10.) Boon (Vara) .
boon is an award granted by a powerful person like a deity, sage or Braahmana or any person out of pleasure and satisfaction. Only people rich in penance and virtue can give such grants. All that makes them give such boons is the destiny of the giver and taker, of course. In Mahaabhaaratham and Puraanas, we come across the occasions of some deity or powerful mortal too giving a boon to some one. For example Shiva, the Lord, gave a boon to Jayadratha, the Sindhu king that the later can be able to stand against the Paandavas save Arjuna, in the for one day. Similarly, Shanthanu, the Kuru king, a mortal, granted a boon to his son Devavratha (Bheeshma) that the latter may leave his body only when he preferred. Usually, we come across demons, kings, sages and some other mortals going on observing stringent penance (thapas) for propitiation of some god and praying for certain boons from him. Boons sometimes played a crucial role. It is clear from this epic itself.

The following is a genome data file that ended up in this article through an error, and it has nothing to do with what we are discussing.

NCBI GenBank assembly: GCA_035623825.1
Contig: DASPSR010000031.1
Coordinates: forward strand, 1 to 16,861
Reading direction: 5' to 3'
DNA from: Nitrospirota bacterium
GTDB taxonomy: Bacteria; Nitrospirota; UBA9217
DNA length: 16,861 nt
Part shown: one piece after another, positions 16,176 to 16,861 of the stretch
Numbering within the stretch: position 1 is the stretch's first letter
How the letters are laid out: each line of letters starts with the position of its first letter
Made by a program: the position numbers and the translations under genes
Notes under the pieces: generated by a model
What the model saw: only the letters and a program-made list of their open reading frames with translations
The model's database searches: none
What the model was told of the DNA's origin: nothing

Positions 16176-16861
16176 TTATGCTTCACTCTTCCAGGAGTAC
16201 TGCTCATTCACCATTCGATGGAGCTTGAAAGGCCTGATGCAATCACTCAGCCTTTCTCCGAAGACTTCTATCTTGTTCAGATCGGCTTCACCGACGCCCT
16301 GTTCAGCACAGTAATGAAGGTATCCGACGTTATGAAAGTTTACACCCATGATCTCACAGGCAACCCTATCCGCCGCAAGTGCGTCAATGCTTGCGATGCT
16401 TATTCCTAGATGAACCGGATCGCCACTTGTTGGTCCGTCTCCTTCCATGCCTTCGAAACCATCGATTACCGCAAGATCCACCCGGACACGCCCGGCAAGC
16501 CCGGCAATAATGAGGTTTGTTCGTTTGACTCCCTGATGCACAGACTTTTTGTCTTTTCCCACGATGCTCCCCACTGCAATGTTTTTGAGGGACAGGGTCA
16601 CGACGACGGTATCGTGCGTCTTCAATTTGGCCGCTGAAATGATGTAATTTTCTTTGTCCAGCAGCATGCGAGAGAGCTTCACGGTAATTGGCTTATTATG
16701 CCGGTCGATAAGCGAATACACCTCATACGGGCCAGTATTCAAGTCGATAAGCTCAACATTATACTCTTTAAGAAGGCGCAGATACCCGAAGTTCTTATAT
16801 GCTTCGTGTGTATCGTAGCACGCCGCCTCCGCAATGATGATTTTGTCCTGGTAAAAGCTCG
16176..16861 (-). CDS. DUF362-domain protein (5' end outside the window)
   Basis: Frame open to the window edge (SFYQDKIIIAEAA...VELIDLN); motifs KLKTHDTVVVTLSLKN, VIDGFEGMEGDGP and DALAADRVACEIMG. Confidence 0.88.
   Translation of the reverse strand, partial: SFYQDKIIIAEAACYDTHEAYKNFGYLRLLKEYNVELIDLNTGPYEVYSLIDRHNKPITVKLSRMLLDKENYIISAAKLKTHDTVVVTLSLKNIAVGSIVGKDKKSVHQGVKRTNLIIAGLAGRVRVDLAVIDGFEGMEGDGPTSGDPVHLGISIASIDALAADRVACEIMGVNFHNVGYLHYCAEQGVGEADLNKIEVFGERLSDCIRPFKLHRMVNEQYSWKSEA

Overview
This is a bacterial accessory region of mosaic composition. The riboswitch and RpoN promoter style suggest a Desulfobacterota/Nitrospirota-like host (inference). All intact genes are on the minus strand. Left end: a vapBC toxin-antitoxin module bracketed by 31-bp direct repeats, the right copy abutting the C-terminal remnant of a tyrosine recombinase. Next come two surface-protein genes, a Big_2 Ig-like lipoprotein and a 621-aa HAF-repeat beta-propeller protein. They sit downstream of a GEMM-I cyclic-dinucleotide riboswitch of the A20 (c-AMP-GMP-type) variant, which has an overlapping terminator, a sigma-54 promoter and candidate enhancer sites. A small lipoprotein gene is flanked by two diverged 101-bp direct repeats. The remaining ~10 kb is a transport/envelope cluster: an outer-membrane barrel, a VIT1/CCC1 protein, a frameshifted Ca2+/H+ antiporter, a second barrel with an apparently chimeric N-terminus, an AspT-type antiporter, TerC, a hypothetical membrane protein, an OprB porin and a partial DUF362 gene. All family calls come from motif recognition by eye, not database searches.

11.) Curse (Shaapa)
Curse is the counterpart of boon. That means that it is an imposition of a kind of infliction or suffering or trouble on some one. Usually curses are given, like boons, by powerful entities such as deities, sages and others who are rich in oenance and virtue. While boon is result of the granter's pleasure, curse is the result of wrath or displeasure of its giver. In Puraanas and Epics, we come across many occasions where the deities, sages and Braahmanas inflict curses on others. For example, Lord Brahma cursed Mahaabhisha to take birth as mortal. Sage Vasishtha cursed the Vasus to take birth as mortals. Karna is the worst case of example for curses. May be, he is not the only one,but the curses he received are direct causes for his defeat in his very arch-rival, Arjuna.